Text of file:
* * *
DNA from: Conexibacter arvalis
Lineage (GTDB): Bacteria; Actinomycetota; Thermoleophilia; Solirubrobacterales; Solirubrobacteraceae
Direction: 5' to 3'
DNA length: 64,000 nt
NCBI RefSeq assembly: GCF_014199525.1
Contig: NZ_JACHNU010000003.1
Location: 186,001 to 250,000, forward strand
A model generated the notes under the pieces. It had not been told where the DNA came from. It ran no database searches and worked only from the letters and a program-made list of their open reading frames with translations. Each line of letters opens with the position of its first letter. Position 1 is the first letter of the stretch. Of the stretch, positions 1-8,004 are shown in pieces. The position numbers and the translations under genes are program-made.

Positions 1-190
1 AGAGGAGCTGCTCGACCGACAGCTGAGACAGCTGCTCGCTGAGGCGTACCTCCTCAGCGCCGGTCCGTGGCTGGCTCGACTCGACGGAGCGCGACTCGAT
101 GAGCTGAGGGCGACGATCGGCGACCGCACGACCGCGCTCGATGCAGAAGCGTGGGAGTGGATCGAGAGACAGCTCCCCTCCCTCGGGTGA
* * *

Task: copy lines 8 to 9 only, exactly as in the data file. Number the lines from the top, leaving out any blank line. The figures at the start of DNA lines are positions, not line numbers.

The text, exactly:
A model generated the notes under the pieces. It had not been told where the DNA came from. It ran no database searches and worked only from the letters and a program-made list of their open reading frames with translations. Each line of letters opens with the position of its first letter. Position 1 is the first letter of the stretch. Of the stretch, positions 1-8,004 are shown in pieces. The position numbers and the translations under genes are program-made.

Positions 1-190